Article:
The capital investment, however, is usually substantial, and financing may be required. The timing and length of the update can have a negative effect on both cash flow and guest satisfaction.
Transition the property to a comparable brand
Under this scenario, brands are typically more flexible with respect to the timing of capital expenditures involved in a PIP, as concessions may be offered in order for the brand to gain presence in a new market. Assuming a comparable brand will require a similar quality renovation as the existing brand, it can be anticipated that top-line performance will be also be similar following a conversion. Again, staff turnover is likely to remain consistent with historical levels, and there is potential to increase market reach if the comparable brand has operations that are more geographically extensive.
On the other hand, the PIP of a comparable brand may be more comprehensive, resulting in a higher overall cost. Increased fees may be incurred if both franchise and management agreements are required, and additional fees and expenses may be required for legal, marketing, signage, property management systems, collateral, amenities, and linen. A new brand may also require a new management company. An owner must consider the risk that the new management company may not be as competent and could negatively impact operating performance. Market reach may also be lessened if the comparable brand has operations that are less geographically extensive.
Transition the property to a higher-positioned brand
This transition likely involves a higher-quality renovation, increases a property’s ability to capture ADR and occupancy, and improves income potential. Brands may offer more flexibility with respect to the timing of capital expenditures, and staff turnover is decreased, which helps to drive guest satisfaction.
The overall capital investment is likely to be the highest in this scenario. Other risks will be similar to that of a transition to a comparable brand, including increased fees and the potential requirement for new management. The conversion may create instability and a corresponding dip in operating performance. Brand choice may also be limited by what currently exists in the market and what the market can bear.
Transition the property to a lower-positioned brand
The overall capital investment is likely to be lower than all the aforementioned transitions, and brands are likely to be flexible with respect to the timing of capital expenditures.
However, profitability is likely to be reduced while increased fees, additional costs, increased staff turnover, and instability are also risk factors to consider.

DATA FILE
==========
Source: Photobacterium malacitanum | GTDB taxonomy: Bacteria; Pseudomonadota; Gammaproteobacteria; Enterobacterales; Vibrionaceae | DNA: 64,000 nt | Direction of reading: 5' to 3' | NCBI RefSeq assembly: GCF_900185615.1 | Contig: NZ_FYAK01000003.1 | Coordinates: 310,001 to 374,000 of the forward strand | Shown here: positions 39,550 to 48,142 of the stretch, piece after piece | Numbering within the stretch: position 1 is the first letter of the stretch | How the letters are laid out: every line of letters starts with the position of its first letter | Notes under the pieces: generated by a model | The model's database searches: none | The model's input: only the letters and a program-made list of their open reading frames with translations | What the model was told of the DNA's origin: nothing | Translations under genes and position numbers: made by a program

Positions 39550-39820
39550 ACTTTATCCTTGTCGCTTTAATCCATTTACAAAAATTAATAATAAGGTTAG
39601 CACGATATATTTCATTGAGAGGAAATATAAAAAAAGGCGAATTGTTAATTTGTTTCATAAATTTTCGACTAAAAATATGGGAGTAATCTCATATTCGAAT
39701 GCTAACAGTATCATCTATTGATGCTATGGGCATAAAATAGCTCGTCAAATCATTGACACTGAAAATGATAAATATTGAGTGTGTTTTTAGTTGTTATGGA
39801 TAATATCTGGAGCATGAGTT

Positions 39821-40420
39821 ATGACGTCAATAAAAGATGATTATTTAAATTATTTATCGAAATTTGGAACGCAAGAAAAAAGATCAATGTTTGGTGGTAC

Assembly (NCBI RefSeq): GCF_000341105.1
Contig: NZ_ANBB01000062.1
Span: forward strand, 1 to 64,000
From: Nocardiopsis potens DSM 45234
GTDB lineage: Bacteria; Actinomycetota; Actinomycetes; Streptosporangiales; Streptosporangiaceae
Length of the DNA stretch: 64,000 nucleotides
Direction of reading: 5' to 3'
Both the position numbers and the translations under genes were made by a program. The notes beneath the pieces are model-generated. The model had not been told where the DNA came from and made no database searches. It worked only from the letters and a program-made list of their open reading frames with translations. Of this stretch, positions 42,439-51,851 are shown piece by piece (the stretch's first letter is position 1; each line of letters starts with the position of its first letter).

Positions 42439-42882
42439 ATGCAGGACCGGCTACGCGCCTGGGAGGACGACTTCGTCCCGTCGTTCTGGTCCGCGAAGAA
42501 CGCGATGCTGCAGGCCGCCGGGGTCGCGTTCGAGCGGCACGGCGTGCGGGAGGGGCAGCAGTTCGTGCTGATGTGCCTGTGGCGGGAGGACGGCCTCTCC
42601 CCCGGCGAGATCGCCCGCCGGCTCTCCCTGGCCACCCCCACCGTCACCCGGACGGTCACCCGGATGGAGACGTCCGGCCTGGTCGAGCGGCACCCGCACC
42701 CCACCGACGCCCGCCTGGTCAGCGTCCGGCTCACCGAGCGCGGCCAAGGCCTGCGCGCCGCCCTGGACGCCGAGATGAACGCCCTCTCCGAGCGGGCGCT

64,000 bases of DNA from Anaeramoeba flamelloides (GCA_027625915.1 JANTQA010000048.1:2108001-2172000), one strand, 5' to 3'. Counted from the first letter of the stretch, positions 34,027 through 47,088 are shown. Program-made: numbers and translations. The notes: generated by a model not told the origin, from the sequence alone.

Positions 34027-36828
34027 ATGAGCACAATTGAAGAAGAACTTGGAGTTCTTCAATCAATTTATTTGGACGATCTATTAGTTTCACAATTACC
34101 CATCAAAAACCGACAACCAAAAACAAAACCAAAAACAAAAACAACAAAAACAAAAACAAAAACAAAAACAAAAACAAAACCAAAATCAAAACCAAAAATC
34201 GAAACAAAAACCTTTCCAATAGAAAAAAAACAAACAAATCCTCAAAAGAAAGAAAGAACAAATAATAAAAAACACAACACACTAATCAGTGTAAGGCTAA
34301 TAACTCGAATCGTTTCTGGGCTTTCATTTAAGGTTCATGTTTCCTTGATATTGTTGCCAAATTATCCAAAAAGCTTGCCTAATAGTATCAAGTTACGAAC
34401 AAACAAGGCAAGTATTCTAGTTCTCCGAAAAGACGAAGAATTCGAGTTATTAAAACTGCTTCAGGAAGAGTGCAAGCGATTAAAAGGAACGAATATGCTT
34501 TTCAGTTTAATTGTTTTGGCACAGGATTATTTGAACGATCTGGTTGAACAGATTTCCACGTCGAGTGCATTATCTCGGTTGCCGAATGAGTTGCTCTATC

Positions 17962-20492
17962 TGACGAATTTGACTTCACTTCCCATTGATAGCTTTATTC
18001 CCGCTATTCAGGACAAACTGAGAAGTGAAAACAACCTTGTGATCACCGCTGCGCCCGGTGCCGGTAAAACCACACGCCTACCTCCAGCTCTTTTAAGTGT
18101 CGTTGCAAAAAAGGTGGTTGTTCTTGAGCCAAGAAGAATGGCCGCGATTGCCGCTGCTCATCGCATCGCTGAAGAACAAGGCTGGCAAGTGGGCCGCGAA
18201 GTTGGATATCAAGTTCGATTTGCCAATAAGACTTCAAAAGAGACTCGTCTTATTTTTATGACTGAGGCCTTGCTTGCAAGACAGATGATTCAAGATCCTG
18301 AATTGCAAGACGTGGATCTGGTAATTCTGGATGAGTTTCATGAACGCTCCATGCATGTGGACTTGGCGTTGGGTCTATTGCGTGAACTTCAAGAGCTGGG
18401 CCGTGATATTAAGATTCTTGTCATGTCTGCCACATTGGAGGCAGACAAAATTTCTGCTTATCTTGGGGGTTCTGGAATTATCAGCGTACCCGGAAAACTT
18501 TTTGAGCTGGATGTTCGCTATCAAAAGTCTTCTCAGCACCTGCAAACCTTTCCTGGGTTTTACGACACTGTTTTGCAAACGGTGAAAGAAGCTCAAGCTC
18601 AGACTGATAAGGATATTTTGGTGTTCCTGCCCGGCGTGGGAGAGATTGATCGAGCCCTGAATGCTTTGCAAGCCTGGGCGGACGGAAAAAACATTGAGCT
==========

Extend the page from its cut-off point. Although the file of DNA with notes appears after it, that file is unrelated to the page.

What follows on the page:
Transition the hotel to an independent property (no brand) and management company
This scenario may require no capital investment and reduces franchise fees and also potentially management fees.
Revenue generation is likely to be reduced. Base demand often deteriorates through the loss of a central reservation system and brand relationships with national accounts. A new management company may also need to be contracted.
Sell the property
This scenario avoids the need for capital investment, but it is reliant on the amount that an asset has appreciated during the holding period.
The sale of a hotel is highly dependent on the current market for hotel transactions. It is also likely that a buyer will want to continue to operate the hotel with same the brand and would expect to spend the capital required for a PIP. As a result, the price that the buyer would be willing to pay would include a deduction for this capital expenditure.
The Canadian lodging market continues to strengthen. High RevPAR levels and low lending costs have also created an attractive environment for development activity. With the entrance of new supply on the horizon and the improved availability of capital for expenditure and PIP deployment, capital planning strategies and requirements are being updated.
In order to increase property income and overall return on investment, hoteliers will be faced with a number of decisions related to property upgrades, repositioning, or conversion. The best decisions will be made by those who effectively distribute capital, maximize ROI, and support decision-making with sound due diligence. PIP and capital expenditure programs that are well-thought out and properly timed will yield the best results, allowing Canadian hoteliers to drive operating performance and market value.
About Graham Coe
Graham Coe is a hotel Consulting and Valuation Associate with the HVS Vancouver office in Canada. Graham received his Bachelor of Management with a Specialization in Finance from The University of Western Ontario. He also holds a Certificate in Hotel Real Estate Investments and Asset Management from the School of Hotel Administration at Cornell University, and has held various positions in hotel operations and development in Canada and China.